In another startup, customers wanted the ability to consult a human being on the phone or chat before completing a purchase. The lack of such a possibility was frustrating customers and ending up in no sales being made. Neither the tech nor the business co-founder had paid attention to that feedback from the customer testing phase, as they were both used to eschewing human contact in favour of online experiences while shopping.

Examine the processes and organisation design for whether they are fit for purpose, efficient, and scalable. Does your business have seasonal cyclicality? Will you need more staff to ship thus increasing costs in your high season? How will you process returns if all your staff is dedicated to shipping faster and more? These questions are often not thought of in advance, as I saw in case of a fashion startup, whose success exceeded their expectations.

 

Getting help for your startup

This article is the twelfth in the Startup Series on FirstPost’s Tech2 section and first appeared on March the 16th, 2017.

Asking for help is an essential founder survival skill. But founders often do not know when to seek help, whose help to seek, whose help to accept, and how to evaluate and pay for any specialist expertise about which they, as founders, know little. Here are some key questions founders ask (and should ask) about getting help.

What help is needed? The answer often depends on the stage of the startup’s life. For instance, a competent startup lawyer would help with the legal structure, the shareholding rights agreement and other key legal scaffold in the early days. Essential help pre-launch could also come in the form of strong introductions to early adopters, potential channel partners, or influencers who can shape early adoption or off-take for your product as well as to people who can help access angel or VC funding and make introductions to advisors or board directors. The help needed post-launch varies. Customer referrals & recruitment, partnerships for growth, raising growth capital, geographic expansion, possible exit conversations are some examples. It helps a founder to map out the first growth stages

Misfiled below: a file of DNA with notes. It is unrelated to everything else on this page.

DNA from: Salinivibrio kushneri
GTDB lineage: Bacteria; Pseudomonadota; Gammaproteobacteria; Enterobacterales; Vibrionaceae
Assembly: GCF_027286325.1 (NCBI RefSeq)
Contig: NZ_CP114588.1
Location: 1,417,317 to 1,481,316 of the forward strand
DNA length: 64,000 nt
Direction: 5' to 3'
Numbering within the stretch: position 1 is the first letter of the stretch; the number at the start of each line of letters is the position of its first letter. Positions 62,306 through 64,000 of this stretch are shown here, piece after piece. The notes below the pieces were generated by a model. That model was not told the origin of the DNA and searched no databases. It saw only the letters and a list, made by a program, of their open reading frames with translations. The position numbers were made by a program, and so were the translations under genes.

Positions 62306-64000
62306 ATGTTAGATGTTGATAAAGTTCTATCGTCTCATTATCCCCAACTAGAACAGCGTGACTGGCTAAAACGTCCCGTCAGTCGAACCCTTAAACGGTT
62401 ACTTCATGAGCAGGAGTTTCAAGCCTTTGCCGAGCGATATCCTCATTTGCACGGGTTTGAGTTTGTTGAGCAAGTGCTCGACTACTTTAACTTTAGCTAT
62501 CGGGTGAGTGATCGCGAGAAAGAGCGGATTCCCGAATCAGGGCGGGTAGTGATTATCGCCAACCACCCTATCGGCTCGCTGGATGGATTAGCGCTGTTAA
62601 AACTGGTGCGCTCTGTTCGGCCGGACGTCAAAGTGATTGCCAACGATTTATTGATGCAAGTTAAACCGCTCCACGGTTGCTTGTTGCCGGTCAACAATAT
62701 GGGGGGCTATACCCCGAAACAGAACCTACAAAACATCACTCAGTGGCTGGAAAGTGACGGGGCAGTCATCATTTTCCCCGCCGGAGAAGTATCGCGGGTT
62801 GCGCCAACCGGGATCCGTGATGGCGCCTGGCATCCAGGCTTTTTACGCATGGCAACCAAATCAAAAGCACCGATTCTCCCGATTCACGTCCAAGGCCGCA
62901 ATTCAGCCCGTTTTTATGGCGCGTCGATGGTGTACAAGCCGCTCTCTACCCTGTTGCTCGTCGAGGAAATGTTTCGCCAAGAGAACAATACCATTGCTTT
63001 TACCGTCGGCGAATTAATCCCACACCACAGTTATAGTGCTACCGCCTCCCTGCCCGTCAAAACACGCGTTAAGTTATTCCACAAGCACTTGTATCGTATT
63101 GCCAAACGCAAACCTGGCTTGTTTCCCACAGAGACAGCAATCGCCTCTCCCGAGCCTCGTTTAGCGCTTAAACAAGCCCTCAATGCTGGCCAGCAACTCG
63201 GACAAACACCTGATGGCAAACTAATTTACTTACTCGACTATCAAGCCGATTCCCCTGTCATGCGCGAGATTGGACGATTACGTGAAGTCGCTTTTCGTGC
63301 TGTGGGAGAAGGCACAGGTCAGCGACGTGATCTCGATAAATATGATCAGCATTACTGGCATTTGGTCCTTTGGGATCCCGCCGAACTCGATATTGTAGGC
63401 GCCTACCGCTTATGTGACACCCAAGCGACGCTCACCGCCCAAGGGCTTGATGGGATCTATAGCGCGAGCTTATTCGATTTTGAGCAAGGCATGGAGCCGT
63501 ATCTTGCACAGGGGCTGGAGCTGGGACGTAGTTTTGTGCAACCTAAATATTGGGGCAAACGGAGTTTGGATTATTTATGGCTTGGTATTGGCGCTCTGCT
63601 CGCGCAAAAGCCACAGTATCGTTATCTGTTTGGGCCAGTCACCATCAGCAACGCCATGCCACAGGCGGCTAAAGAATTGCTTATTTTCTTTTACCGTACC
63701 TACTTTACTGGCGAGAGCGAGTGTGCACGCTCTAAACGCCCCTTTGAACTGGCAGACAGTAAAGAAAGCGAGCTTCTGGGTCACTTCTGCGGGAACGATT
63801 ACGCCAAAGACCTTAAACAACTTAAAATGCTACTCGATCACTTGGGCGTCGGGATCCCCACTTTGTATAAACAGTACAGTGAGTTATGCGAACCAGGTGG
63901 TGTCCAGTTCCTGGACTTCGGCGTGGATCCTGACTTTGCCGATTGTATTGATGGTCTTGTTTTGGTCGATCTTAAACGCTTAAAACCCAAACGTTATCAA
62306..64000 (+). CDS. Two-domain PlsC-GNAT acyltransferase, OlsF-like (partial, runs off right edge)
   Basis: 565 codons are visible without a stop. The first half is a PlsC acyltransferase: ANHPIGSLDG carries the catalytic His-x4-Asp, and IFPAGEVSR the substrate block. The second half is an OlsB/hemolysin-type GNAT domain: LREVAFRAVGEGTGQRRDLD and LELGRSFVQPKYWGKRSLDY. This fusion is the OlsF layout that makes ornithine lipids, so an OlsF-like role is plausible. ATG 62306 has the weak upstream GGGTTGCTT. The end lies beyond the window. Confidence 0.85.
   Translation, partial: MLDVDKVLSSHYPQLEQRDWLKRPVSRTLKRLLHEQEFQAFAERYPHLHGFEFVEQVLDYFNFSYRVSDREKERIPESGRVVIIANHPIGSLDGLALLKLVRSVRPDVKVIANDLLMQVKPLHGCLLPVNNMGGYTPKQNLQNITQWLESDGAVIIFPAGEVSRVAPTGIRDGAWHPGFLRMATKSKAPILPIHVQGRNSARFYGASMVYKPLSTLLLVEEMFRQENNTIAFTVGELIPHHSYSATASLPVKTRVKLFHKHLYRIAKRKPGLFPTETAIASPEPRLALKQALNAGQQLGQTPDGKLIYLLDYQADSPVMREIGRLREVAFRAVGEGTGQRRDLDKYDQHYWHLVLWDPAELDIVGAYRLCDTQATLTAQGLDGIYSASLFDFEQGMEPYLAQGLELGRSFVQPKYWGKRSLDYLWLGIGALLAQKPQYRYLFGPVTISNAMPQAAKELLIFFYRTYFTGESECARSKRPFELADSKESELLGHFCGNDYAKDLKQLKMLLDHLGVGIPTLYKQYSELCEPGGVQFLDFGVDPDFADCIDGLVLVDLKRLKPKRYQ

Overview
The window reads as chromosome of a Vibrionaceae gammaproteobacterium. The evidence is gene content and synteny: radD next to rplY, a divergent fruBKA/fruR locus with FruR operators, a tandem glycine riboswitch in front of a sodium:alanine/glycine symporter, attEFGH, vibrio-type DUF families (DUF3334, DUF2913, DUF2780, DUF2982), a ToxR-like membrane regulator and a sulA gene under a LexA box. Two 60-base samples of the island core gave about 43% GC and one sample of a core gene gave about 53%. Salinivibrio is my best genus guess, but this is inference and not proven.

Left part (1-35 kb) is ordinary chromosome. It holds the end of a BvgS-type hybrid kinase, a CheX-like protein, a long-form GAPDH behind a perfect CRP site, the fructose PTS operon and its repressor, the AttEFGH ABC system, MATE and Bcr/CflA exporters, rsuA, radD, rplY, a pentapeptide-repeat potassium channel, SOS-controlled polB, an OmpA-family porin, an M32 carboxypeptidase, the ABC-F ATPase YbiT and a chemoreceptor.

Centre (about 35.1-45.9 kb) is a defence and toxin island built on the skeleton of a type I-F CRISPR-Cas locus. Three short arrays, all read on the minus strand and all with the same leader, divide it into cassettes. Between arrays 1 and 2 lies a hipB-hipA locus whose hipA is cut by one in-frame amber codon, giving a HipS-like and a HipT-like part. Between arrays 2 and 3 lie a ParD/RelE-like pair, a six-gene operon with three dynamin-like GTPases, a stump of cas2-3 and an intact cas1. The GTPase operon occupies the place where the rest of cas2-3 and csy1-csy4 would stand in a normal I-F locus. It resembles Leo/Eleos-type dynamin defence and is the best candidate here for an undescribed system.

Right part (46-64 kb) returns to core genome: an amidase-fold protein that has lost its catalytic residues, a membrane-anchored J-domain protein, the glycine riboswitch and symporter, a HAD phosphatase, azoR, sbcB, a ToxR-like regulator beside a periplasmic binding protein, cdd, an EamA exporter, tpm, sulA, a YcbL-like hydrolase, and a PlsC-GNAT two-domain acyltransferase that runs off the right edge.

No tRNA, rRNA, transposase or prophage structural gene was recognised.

Whose help is needed? In my experience, the advisors that work with startups fall into three broad baskets: specialists, hands-on warriors, and famous-names. The first two are self-explanatory categories and include advisors such as lawyers and accountants, and people who are rainmakers, door-openers and hustlers on your startup’s behalf. Some of these are needed short-term or as-and-when. Others may be involved for short or longer periods of time. The last category however often dazzles and confuses founders. I recently advised an innovative social enterprise one of whose founders is a “celebrity”. While keen to keep control and wanting to be CEO and board director, the celebrity cofounder does not have time to do any actual work. This is problematic especially given the brand gains from keeping the famous cofounder on board. Could another advisor perhaps have a word and clarify expectations? Think of Theranos as a cautionary tale! A stellar lineup of directors and advisors, assembled for their political connections not their scientific nous, has not helped but hampered the company’s goals.

How to assess the suitability of advisors? The best way is to use a combination of verifiable credentials and testimonials. If asked for references or testimonials, I introduce the founder who is asking and one or more of the other founders I have advised, and let them converse freely. But this is rare. More commonly, founders approach me because they have been referred by someone who knows us both well. In such a case, I am the one who asks questions. Due diligence is a two-way street after all. This is when I find founders unprepared to talk or share information. Some ask for NDAs before sharing anything. Others go overboard in talking themselves up. None of these works. Advisors have finite time, and if you cannot sell your idea and vision to them, you won’t keep their interest very long.